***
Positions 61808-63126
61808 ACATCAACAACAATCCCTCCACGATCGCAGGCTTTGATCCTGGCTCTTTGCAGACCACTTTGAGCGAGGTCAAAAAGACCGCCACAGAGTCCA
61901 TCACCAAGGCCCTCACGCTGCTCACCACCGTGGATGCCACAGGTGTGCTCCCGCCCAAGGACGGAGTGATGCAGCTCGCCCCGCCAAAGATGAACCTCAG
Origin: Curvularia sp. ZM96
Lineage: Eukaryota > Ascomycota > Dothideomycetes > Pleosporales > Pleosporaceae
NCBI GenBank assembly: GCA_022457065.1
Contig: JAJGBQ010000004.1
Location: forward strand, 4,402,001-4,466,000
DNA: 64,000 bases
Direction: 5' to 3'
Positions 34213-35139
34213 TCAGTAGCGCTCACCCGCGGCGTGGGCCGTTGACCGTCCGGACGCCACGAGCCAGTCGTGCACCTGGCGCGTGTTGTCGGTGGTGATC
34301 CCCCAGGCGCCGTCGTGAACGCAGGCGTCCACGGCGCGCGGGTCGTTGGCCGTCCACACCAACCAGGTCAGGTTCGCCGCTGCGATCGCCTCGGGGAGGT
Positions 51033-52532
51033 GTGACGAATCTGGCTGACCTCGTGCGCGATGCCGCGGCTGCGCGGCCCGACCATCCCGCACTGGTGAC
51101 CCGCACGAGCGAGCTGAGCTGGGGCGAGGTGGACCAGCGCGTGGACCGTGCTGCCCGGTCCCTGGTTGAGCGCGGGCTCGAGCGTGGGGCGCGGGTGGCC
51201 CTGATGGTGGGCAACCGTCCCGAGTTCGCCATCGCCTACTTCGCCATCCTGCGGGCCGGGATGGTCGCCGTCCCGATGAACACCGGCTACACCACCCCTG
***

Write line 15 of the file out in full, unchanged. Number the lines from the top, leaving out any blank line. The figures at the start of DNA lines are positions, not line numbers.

51033 GTGACGAATCTGGCTGACCTCGTGCGCGATGCCGCGGCTGCGCGGCCCGACCATCCCGCACTGGTGAC